Freas and his staff have tried to incorporate innovative experiences into other parts of the museum as well.

Guests who stop at the German farms can learn firsthand the challenges that come with cooking on a wood stove and completing daily chores. The experience as it was in the past left guests wishing they could participate in more hands-on activities at other locations, so this year Old World staff revamped the experience to bring new tasks to each of the three farms — one focused on household chores, one on textile production and one on food preservation and baking.

The exhibit is now renamed “Life on the Farms” and guests follow in the footsteps of farm family members to feed animals, split wood, collect eggs, mow the lawn and more.

To further guest participation, visitors to the 1880s village have the option of using a $5 historic coin, bought at the time of admission, to buy one of seven items in the general store, including a tin cup or a slate used in the schoolhouse demonstrations.

“Really, what we want them to do is be inspired by the stories that we’re telling, and make them think about what people experienced in the past, but also how it connects today,” says Freas.

The historic buildings featured throughout the museum were taken apart and relocated from various sites across the nation when Old World Wisconsin opened in 1976. From a one-room schoolhouse to an old Catholic church and various historic homes, visitors are taken back to the 19th century through all aspects of life.

Also to maintain authenticity, Freas and the staff have worked to restore prairie grasses. The grounds house historic breeds of livestock, including an Ossabaw Island hog, a cow and calf, sheep and two oxen. The gardens also raise a variety of 19th century plants, herbs and crops.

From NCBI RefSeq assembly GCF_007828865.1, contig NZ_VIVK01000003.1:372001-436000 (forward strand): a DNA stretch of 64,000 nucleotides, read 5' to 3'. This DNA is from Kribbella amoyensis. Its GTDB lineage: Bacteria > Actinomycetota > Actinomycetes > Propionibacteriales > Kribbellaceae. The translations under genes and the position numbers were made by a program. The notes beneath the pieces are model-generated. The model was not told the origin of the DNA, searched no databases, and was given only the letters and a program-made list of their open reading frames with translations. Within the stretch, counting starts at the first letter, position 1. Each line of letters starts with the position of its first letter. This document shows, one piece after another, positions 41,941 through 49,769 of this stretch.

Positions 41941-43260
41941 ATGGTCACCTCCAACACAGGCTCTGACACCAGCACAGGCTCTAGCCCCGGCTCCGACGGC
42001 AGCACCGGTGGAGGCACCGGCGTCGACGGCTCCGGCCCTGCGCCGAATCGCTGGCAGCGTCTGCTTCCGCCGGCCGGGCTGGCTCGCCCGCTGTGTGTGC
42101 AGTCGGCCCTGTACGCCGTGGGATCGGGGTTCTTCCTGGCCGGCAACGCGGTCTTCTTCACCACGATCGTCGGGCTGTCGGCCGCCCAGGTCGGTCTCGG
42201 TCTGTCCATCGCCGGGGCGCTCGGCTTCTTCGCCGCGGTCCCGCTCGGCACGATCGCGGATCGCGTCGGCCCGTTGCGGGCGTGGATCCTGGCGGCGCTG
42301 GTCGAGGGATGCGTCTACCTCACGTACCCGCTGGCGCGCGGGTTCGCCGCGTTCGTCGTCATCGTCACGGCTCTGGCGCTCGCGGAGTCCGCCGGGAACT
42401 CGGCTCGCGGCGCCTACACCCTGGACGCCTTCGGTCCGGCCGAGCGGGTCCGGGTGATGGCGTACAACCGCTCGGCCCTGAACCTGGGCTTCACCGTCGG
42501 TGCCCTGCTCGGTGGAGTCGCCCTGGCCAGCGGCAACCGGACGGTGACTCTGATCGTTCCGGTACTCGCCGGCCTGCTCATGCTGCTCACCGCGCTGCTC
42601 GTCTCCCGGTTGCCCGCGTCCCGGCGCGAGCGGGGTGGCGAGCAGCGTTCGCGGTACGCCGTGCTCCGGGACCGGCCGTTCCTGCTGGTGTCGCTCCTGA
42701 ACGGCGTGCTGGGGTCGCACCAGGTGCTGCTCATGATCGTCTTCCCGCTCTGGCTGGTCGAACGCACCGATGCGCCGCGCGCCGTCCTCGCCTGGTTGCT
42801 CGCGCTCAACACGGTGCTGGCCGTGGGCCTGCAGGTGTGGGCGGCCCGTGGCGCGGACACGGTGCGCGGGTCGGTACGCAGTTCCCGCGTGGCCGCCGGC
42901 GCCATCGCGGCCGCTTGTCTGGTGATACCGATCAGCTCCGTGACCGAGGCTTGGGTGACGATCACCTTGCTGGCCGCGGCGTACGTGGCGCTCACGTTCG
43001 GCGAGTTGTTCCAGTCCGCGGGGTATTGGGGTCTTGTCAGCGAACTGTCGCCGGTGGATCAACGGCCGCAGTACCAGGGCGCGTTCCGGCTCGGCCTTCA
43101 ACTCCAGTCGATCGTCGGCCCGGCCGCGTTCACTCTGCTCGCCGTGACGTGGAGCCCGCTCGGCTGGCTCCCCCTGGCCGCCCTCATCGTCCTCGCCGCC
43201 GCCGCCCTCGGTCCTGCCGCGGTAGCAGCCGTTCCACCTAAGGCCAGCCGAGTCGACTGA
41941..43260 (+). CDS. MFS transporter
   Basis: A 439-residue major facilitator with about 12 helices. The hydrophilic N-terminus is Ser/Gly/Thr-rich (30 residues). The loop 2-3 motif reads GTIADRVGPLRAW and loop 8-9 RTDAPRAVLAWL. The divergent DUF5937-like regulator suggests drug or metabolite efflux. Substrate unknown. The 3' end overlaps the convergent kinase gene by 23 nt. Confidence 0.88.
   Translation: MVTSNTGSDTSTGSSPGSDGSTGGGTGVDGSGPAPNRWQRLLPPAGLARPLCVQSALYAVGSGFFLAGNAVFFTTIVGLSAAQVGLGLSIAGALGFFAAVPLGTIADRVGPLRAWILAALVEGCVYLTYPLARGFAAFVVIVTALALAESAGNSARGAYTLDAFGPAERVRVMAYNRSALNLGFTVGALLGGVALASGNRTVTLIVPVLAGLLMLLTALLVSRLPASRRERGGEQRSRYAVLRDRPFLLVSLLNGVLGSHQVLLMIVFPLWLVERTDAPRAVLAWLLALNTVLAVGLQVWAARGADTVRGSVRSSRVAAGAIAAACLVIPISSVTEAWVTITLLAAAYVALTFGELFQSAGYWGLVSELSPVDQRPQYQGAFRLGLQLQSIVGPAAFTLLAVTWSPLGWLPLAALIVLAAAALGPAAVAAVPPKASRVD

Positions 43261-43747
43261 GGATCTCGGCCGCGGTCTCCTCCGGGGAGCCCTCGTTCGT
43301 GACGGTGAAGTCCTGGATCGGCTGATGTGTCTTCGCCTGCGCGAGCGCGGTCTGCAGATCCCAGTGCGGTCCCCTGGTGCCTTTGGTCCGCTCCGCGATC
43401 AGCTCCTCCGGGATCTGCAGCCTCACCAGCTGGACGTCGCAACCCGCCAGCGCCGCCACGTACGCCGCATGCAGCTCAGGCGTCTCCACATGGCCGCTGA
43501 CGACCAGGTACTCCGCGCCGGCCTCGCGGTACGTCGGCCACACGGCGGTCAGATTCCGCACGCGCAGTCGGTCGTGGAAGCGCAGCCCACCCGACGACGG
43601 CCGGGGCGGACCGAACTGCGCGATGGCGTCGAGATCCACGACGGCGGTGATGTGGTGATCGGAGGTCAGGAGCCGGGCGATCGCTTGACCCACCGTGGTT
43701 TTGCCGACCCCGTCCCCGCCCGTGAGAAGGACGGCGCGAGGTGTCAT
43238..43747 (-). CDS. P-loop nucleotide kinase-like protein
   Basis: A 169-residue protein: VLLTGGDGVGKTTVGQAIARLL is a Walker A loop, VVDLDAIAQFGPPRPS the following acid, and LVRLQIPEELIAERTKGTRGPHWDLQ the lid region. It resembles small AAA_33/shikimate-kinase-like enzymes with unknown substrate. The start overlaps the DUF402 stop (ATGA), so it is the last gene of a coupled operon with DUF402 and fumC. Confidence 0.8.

All of these details serve as a means for Old World Wisconsin to allow its guests to think about their own family history, says Freas. They can determine what brought their family to Wisconsin, or for the museum’s out of state visitors, what struggles all immigrants of the time endured.

“I can’t remember the quote that’s on the Statue of Liberty, but it’s the idea of America being the place where those can come to start a new life. That’s still very relevant today,” Freas says.

What sets Old World Wisconsin apart from other historical museums is not only its emphasis on people’s heritages and different ethnic backgrounds, but it’s the dedication to these authentic experiences, Freas says.

Eagle resident Sioux Collom, 17, began working at Old World Wisconsin in June. Dressed head to toe in traditional 19th century dress, bonnet and shoes, she stands at the front entrance greeting guests as they arrive.

Collom had previously visited Old World Wisconsin many times. Her interest in history and theater made her believe she would be right for one of the roles workers and volunteers take on at the museum. She’s gotten more culture from her experience, however, than she expected.

“I think the best part is people coming from out of the country,” Collom says. “I love the accents and the diverse amount of people that come here.”

In 2014, Old World Wisconsin welcomed about 74,000 guests through its gates. The museum is open from June through October, so there’s plenty of time this year to enjoy this one-of-a-kind family experience. Throughout the off season, Old World Wisconsin also has worked to offer various workshops, so visitors can become better acquainted with a specific exhibit at the museum. While one workshop teaches customers how to cook food using period recipes from the German settlers, another shows guests how to use basic skills in the blacksmith shop.


Fall is the perfect season to visit Old World Wisconsin. For a complete list of upcoming events, visit

Author: atthelake